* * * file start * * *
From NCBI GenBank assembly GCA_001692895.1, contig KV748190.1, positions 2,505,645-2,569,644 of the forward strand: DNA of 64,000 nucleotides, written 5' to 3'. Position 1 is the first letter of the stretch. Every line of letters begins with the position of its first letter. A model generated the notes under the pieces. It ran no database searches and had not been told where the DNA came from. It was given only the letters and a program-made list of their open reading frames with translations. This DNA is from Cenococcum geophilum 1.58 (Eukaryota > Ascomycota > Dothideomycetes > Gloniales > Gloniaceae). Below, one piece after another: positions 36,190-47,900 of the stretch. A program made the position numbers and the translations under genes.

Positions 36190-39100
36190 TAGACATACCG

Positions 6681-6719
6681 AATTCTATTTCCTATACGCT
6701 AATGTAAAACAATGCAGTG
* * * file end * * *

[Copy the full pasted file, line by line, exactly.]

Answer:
From NCBI GenBank assembly GCA_001692895.1, contig KV748190.1, positions 2,505,645-2,569,644 of the forward strand: DNA of 64,000 nucleotides, written 5' to 3'. Position 1 is the first letter of the stretch. Every line of letters begins with the position of its first letter. A model generated the notes under the pieces. It ran no database searches and had not been told where the DNA came from. It was given only the letters and a program-made list of their open reading frames with translations. This DNA is from Cenococcum geophilum 1.58 (Eukaryota > Ascomycota > Dothideomycetes > Gloniales > Gloniaceae). Below, one piece after another: positions 36,190-47,900 of the stretch. A program made the position numbers and the translations under genes.

Positions 36190-39100
36190 TAGACATACCG

Positions 6681-6719
6681 AATTCTATTTCCTATACGCT
6701 AATGTAAAACAATGCAGTG